In 2002, DNA evidence exonerated Alejandro Dominguez from a crime for which he was convicted in 1990. He brought suit against the City of Waukegan in 2004, alleging both state and federal claims. Since Waukegan had insurance against these types of claims, it notified its carriers. However, it had different carriers in 1989 (the year of the arrest) and 2002 (the year of exoneration). Both carriers refused to defend, pointing the finger at each other. The district court dismissed his wrongful arrest claim as untimely since a wrongful arrest claim accrues on the date of the arrest. The wrongful conviction claims, which accrue upon exoneration, were tried to a jury. He received a verdict of approximately $9 million against an individual Waukegan police officer. American Safety, the 2002 carrier, eventually brought a declaratory judgment action against Waukegan, which then brought the other carrier into the suit. Judge Kendall (N.D. Ill.) concluded that American Safety’s policy did apply and that it had to indemnify Waukegan for the verdict as well as its legal fees in defending the action. The insurance companies appeal.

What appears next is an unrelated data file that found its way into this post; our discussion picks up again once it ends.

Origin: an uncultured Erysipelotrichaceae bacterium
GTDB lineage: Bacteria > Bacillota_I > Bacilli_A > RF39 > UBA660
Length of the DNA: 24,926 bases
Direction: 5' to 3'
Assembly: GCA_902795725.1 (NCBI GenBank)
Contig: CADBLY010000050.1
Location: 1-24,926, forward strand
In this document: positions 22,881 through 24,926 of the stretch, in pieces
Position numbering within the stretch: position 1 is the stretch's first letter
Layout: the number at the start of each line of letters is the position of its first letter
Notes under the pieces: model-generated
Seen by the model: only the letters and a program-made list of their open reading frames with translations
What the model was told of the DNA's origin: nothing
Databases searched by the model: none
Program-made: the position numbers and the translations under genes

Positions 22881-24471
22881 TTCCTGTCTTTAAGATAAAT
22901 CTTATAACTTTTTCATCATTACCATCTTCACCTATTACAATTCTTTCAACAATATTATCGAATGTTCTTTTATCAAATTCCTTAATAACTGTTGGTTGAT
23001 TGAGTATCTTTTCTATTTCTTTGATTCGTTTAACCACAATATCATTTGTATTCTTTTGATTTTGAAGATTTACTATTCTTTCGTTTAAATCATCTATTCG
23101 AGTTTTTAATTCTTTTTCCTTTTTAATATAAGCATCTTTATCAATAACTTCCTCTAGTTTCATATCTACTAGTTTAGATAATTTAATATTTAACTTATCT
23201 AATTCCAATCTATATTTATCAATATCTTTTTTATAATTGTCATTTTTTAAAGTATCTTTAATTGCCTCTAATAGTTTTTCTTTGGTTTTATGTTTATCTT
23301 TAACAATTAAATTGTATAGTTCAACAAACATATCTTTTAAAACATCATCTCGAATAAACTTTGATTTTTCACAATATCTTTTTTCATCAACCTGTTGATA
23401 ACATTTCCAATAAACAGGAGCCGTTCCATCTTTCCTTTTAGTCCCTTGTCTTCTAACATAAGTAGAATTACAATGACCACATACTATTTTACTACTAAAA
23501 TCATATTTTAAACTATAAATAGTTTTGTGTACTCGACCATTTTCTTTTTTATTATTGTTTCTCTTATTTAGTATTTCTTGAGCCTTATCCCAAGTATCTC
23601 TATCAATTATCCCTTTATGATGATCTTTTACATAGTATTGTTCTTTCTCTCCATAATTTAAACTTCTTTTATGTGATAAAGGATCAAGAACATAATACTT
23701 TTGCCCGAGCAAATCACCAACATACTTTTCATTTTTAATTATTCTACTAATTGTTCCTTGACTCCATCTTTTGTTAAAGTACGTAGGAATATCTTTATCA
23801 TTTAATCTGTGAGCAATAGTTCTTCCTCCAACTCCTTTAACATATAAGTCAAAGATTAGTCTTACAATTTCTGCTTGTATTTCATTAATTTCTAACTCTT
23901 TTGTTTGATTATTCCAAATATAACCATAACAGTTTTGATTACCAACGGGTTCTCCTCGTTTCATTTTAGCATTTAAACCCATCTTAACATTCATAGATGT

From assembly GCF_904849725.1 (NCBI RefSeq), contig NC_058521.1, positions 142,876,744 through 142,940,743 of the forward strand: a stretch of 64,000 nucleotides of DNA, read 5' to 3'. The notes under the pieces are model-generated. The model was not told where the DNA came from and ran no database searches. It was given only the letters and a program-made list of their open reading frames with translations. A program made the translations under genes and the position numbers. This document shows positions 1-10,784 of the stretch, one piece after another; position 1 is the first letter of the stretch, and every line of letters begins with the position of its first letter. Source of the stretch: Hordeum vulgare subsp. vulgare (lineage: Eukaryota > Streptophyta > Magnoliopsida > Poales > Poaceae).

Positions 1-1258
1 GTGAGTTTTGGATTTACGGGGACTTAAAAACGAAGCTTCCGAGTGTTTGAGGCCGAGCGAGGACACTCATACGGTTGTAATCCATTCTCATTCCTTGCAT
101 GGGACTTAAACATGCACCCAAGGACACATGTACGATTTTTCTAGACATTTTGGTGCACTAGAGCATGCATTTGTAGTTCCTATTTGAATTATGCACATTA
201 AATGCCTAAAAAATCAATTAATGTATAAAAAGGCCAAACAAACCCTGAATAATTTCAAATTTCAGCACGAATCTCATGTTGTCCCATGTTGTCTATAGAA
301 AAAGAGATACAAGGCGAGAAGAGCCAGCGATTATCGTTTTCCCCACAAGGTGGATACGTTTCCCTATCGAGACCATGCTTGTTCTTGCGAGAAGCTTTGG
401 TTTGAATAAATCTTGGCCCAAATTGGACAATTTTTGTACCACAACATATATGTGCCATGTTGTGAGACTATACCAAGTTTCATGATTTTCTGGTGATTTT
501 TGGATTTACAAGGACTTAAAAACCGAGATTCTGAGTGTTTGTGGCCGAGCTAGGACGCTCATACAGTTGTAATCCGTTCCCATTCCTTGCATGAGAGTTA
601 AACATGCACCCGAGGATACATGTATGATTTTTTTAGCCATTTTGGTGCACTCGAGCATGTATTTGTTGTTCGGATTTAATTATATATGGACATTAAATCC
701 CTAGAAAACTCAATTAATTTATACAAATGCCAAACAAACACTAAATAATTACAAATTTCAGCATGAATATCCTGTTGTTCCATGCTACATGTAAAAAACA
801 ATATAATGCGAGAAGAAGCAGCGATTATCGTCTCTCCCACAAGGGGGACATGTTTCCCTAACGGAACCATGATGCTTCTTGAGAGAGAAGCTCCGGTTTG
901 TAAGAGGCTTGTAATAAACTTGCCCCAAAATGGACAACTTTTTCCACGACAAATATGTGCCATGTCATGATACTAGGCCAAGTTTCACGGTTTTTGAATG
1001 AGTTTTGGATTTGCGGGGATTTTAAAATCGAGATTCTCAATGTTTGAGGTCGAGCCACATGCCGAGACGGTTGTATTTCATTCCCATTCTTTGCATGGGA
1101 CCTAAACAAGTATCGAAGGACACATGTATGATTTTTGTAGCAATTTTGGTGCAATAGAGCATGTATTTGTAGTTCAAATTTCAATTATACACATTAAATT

In their opinion, Seventh Circuit Chief Judge Easterbrook, Circuit Judge Bauer, and District Judge Shadid affirmed. The Court noted that the district court relied on McFatridge in reaching its conclusion. McFatridge held that the “occurrence” in malicious prosecution claim coverage is the exoneration since there is no claim until the plaintiff is exonerated. The Court, in that case, noted that an Illinois appellate court decision reached the same result and the Illinois Supreme Court has never spoken on the subject. The Court rejected the insurance companies’ argument that McFatridge was decided erroneously, while at the same time recognizing that it is the minority view. The Court added its view that the result was the right result for policy reasons. It also refused to certify the question to the Illinois Supreme Court. The Court turned to American Safety’s other challenges. First, it rejected the notion that American Safety’s duty to defend did not arise until the City paid its deductible. Next, it rejected the argument that the refusal to defend was not unreasonable because McFatridge had not yet been decided. The Illinois case had been on the books for years and American Safety could have filed a declaratory judgment action instead of simply refusing to defend. Finally, the Court rejected American Safety’s argument that the award of fees should be treated as damages rather than costs since the City had been dismissed as a party and was incurring them as part of its obligation to defend the officer. But the policy also covers the individual officer as well as the city so the fees are “costs” under Section 1988 and not damages.